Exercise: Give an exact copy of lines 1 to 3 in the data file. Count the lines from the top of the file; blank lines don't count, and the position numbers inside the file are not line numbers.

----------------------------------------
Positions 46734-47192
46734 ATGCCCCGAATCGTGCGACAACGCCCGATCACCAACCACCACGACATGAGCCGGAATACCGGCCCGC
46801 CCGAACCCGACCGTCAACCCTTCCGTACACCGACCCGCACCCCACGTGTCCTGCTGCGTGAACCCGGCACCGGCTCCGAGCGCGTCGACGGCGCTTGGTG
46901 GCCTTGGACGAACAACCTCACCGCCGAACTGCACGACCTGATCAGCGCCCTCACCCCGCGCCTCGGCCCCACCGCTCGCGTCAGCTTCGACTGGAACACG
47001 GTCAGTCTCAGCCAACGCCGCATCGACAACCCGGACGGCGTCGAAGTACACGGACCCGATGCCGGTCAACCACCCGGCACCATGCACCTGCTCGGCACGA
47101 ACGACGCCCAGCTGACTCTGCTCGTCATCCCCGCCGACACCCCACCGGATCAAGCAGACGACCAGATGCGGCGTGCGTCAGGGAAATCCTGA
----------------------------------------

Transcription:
Positions 46734-47192
46734 ATGCCCCGAATCGTGCGACAACGCCCGATCACCAACCACCACGACATGAGCCGGAATACCGGCCCGC
46801 CCGAACCCGACCGTCAACCCTTCCGTACACCGACCCGCACCCCACGTGTCCTGCTGCGTGAACCCGGCACCGGCTCCGAGCGCGTCGACGGCGCTTGGTG